Australian Diabetes Society Publishes New Guidance On Insulin
Australian Diabetes Society (ADS) Publishes New Guidance On Insulin Glargine (Lantus®), Amy Sanders reports.
On a position statement published on the ADS website on 17 October 2012, the ADS reported in light of new data 123. “ADS believes that the current data do not support a relationship between the use of insulin glargine and malignancy. Patients with diabetes taking insulin glargine (Lantus®) do not need to change their insulin therapy. Patients with diabetes can be initiated on glargine therapy without concern that insulin glargine will increase the risk of developing a malignancy.”
Commenting on this updated position, Associate Professor Michael d’Emden, Vice President of the ADS, said “The recent data reiterates to prescribers that insulin glargine does not increase the incidence of cancer, and specifically there is no increase in breast cancer rates.”
Dr Tal Rapke, Sanofi Acting Medical Director, said “Sanofi welcomes this updated statement which helps bring clarity to patients and doctors on the appropriateness of insulin glargine as a treatment for patients with diabetes.”
The announcement from the ADS comes on the back of the results of a large-scale epidemiological program, conducted by independent researchers in the northern European countries, at Kaiser Permanente in Northern and Southern California, and at the University of North Carolina in the United States, providing further evidence3 that there was no increased risk of cancer in people withdiabetes treated with Lantus compared to those treated with other insulins.
In June 2009, online publications in the diabetes journal Diabetologia suggested an association between insulin glargine (Lantus ®) and increased risk of cancer. The articles were published in the September 2009 issue.
These population studies collectively suggested there may be a link between glargine (Lantus ®) and cancer risk. Specifically, there was an association between glargine (Lantus ®) when used alone and breast cancer. However, these articles were widely criticized and the statistical methods used were unorthodox.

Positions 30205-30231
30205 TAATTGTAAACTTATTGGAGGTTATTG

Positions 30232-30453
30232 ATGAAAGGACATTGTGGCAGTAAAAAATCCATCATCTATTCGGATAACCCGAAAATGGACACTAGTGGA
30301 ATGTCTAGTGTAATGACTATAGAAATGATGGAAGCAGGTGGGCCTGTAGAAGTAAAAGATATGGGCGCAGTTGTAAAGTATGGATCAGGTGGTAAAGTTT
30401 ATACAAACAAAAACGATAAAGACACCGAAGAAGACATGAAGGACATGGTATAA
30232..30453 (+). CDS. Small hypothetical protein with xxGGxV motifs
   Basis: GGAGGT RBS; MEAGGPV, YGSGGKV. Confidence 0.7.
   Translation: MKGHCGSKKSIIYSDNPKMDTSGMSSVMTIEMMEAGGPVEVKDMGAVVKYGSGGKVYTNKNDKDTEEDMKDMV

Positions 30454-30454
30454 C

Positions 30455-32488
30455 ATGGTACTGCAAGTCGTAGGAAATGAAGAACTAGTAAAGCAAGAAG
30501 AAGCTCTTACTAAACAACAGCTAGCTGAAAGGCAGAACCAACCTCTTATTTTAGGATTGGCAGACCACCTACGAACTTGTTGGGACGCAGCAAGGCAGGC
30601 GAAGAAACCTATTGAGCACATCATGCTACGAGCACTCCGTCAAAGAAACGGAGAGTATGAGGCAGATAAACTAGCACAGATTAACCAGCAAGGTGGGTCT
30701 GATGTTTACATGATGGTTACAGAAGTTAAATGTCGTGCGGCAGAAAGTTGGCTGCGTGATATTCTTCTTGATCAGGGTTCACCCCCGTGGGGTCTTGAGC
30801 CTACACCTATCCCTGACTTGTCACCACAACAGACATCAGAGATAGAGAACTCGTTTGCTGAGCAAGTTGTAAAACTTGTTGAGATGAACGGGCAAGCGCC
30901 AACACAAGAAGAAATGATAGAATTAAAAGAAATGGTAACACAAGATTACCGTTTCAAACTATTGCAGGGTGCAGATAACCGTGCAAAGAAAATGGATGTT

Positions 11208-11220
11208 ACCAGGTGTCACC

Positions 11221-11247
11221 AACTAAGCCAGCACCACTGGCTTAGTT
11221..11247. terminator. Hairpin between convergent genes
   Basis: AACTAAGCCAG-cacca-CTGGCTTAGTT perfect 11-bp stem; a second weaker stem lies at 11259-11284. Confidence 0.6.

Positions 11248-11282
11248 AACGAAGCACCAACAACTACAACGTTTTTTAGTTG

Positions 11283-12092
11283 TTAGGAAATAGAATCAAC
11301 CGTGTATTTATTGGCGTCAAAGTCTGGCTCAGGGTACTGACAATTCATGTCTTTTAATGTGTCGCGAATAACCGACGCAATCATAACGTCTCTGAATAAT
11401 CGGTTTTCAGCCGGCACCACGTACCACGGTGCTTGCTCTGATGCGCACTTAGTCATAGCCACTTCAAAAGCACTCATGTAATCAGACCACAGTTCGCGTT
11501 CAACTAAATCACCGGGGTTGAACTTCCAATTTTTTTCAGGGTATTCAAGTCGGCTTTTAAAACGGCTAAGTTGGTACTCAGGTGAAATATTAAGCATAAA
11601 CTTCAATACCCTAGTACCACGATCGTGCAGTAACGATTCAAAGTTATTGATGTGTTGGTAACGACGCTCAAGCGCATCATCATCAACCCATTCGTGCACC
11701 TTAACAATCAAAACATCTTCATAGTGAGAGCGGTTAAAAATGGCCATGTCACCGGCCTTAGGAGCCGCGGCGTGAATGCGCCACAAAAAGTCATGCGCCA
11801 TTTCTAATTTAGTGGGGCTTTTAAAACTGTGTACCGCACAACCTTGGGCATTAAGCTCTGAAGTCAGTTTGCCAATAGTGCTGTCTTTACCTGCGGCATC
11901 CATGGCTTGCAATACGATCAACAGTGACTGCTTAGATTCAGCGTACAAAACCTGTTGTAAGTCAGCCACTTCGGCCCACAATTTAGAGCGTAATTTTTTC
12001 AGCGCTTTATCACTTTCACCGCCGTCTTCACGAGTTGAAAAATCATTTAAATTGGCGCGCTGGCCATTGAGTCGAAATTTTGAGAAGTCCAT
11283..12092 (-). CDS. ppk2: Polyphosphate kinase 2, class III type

An online publication summarising controlled trials in >10,000 patients with type 1 or type 2 diabetes reported no significant difference in the incidence of malignancies, including breast cancer (1).
In a 5-year open-label randomised clinical trial in 1017 patients with type 2 diabetes, the overall rate of malignancies was similar in the insulin glargine and NPH groups (insulin glargine 23 (4.5%); NPH 32 (6.4%)) (2). The number of patients with breast cancer was also similar (insulin glargine 3 (0.6%), NPH 4 (0.8%)).
Recently, the results of the ORIGIN (Outcome Reduction with Initial Glargine Intervention) study were published (3). ORIGIN was a randomised, controlled study of >12,500 people assigned to treatment with insulin glargine or placebo.
Cancer was a pre-specified secondary outcome measure. There was no increase in risk of any cancer (Hazard ratio 1.00 (0.88-1.13)), death from cancer (HR 0.94 (0.77-1.15)) or death from any cause (HR 0.98 (0.90-1.08)). The results of the ORIGIN study suggested there is no increase in risk of cancer in that population, and specifically, there was no increase in the risk of breast cancer.
1. Home PD and Lagarenne P. (2009) Combined randomised controlled trial experience of malignancies in studies using insulin glargine. Diabetologia. http://www.springerlink.com/content/r644844411g51752/fulltext.html
2. Rosenstock J et al. (2009) Similar risk of malignancy with insulin glargine and neutral protamine Hagedorn (NPH) insulin in patients with type 2 diabetes: findings from a 5 year randomised, open-label study. Diabetologia. http://www.springerlink.com/content/131t04q531710g21/fulltext.html
3. ORIGIN Trial Investigators. (2012) Basal Insulin and Cardiovascular and Other Outcomes in Dysglycemia. New England Journal of Medicine, Michael d’Emden, DOI 10.1056/NEJMoa1203858
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